FiOS Doesn’t Cause Fires

Yes, we’re all pyromaniacs at heart. First there were the exclusive new pics of AT&T’s fiber node blow-up, and now there’s a Verizon story of a FiOS installer possibly starting a fire when he drilled through an electrical main. Fire or no, Verizon has a great post up on its policy blog addressing the issue … Read more

The Latest IP Phone

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I’m a few days behind in my news reading after a week of lounging on the beach, so I just caught Engadget’s Samsung’s IP phone post. Supposedly it shows TV on its miniature screen, allows video conferencing, plays music and offers access to online shopping. Since I love the Verizon IP phone Dave and I saw demo’ed back in July, you’d think the Samsung version would tickle my fancy. Not so much.

Both with the video and the music, you’re not getting either great quality (big screen/nice speakers) or the convenience of portability. And shopping on this phone while my PC is nearby? I can’t imagine it.

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Media Extenders in 20% of Broadband Homes?

Emerging Media Dynamics has a report out claiming that 20% of broadband homes (roughly 12 million households) will have media extenders by the end of this year. Anybody else astounded by that number? The report is including in this category devices like Apple TV, the Xbox 360 and Sling’s SlingCatcher. All of these products are … Read more

So Much for Portable Computing

I’ve switched over to a new work laptop, and it’s significantly bigger than my old laptop. Yes, bigger. I decided I wanted a large, wide-screen device since I stare at it virtually all day long. The trade-off, of course, is that my new laptop is harder to carry around. Should I get a UMPC for … Read more

Does Anybody Read Anymore?

That is, does anybody read books anymore? Like 8.3 million other people, we bought the final Harry Potter book for our household on Saturday. The huge sales would seem to suggest that people are still engaging in the offline activity. But, beyond the Harry Potter series, I wonder how many people actually read regularly just … Read more

Why the Verizon Hub Just Might Work

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In the CE world, success is all about timing. Verizon debuted its Verizon One gadget years ago, but that was before the widget craze, before FiOS was a household word, and before streaming radio and digital photo frames raised the profile of non-computer, Internet-connected devices.

In its latest form, the Verizon One is now called the Verizon Hub, and Dave and I got a chance to see it during our recent visit to Verizon HQ. I love this thing. In brief, it’s a cordless-phone-plus-widget-station that lets you make calls, get news, weather and traffic, share photos and control your FiOS TV (Motorola) set-tops. There are plenty of things it doesn’t do, like let you surf the Web, but that’s what your computer is for. And with the Verizon Hub you won’t get distracted by all of the unread emails in your inbox when you just want to check traffic.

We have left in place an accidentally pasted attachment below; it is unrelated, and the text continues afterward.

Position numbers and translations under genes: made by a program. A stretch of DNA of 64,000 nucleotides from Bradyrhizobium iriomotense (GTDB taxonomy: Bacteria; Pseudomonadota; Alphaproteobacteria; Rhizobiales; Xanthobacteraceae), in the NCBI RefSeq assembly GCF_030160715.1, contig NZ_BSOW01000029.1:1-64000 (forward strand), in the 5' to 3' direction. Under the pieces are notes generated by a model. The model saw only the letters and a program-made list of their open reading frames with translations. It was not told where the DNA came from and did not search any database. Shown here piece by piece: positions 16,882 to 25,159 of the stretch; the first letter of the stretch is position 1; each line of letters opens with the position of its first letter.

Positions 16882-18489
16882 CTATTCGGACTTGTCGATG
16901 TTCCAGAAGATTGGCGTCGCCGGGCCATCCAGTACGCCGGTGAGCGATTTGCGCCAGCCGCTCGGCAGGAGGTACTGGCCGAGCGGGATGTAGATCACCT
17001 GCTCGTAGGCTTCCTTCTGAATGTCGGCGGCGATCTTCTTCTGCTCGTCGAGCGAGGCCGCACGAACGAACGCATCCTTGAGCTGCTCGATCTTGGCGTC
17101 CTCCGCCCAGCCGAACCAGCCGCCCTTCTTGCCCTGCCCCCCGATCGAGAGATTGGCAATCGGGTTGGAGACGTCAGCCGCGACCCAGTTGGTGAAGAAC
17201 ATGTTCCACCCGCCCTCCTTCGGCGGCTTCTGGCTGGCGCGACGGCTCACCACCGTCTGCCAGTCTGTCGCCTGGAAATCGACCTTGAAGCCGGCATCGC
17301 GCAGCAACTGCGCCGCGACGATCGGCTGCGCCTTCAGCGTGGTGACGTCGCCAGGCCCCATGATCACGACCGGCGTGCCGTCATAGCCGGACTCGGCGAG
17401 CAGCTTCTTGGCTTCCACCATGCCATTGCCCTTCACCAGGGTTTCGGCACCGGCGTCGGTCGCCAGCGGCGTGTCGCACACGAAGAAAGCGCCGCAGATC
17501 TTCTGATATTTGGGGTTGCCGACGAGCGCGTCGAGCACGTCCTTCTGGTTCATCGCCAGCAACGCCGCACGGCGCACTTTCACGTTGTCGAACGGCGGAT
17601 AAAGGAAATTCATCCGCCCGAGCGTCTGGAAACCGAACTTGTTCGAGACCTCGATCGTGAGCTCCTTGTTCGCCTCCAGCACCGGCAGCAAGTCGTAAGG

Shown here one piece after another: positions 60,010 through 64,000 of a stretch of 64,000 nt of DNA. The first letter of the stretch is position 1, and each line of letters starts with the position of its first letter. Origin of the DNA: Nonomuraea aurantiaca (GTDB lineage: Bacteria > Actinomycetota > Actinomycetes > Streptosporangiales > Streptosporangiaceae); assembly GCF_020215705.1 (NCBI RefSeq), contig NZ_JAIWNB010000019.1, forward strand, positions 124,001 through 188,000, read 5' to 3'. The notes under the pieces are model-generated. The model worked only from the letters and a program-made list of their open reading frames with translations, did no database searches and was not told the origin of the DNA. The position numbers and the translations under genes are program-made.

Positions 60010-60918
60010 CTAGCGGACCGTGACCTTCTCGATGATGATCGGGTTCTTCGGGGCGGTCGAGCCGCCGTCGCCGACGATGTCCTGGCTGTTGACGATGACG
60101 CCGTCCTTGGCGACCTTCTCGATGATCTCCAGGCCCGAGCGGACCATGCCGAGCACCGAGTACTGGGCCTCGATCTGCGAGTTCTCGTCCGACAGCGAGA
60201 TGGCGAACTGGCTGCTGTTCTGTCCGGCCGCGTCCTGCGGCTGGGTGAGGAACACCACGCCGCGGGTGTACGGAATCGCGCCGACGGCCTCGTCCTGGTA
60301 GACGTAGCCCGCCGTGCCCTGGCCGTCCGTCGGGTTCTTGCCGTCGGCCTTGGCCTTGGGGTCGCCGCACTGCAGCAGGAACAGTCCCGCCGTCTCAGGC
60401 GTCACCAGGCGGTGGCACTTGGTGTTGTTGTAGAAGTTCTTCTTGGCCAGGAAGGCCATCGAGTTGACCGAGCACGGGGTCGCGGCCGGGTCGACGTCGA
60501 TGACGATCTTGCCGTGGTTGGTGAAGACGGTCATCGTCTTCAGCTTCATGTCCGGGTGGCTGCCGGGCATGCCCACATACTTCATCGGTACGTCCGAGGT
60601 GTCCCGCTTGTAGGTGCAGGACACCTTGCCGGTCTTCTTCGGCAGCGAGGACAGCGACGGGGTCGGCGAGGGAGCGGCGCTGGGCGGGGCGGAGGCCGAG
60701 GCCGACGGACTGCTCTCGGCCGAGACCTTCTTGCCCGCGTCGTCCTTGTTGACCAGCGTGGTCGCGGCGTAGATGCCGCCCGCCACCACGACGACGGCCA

The Verizon Hub has a gorgeous display, a POTS connection (no VoIP), Wi-Fi and an Ethernet port. I’m drooling over the device, but ultimately I think its success will depend on cost. This is a whole new gadget category and it will take a reasonable price point to get the unwashed masses to try it out. That said, if there was ever a time when the Verizon Hub could be successful, it’s now. Lots of people use widgets and RSS feeds, and lots of people like to show off photo slideshows. This isn’t a complete paradigm shift anymore. — More pics after the jump.

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Verizon Customer Service Not As Bad As I Feared

verizon-logo.jpgI was all set to blast Verizon for manipulating my parents into buying their DSL service when my dad gave me the surprising update: Verizon had admitted to making a mistake and fully refunded my parents’ money. Yup, you read that right. Full refund.

Here’s the story in brief. My parents have had trouble with Comcast in their neighborhood (it works great in mine) and decided to make the switch to DSL when Verizon told them it was available. Unfortunately, when they made the switch, Verizon’s broadband proved flakier than Comcast’s. They lost their Internet connection constantly and nobody could explain to them why the service was so unreliable.

Fast forward to a few weeks later and some savvy support technician finally figured out that my parents’ house was outside the recommended distance from a Verizon hub. In other words, they’d been sold a service that was virtually guaranteed to fail.

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Uninterested in A La Carte

Forrester Research just released the results of a survey showing that consumers don’t care that much about a la carte channels and wouldn’t be willing to pay very much for the privilege. I might not have agreed a few years ago, but here’s why my opinion has changed:

  1. Better shows on more cable channelsforrester-survey.jpg
    ESPN and Comedy Central used to be the only networks I watched on cable, but now I regularly tune in to FX, TNT and the SciFi network at the very least.

  2. On-demand viewing
    By ordering Netflix DVDs or downloading shows from the Web, I can get access to almost any content I want. If I wanted to drop my cable subscription, I’d virtually be able to get a la carte viewing through other distribution sources. (ESPN being the big exception)

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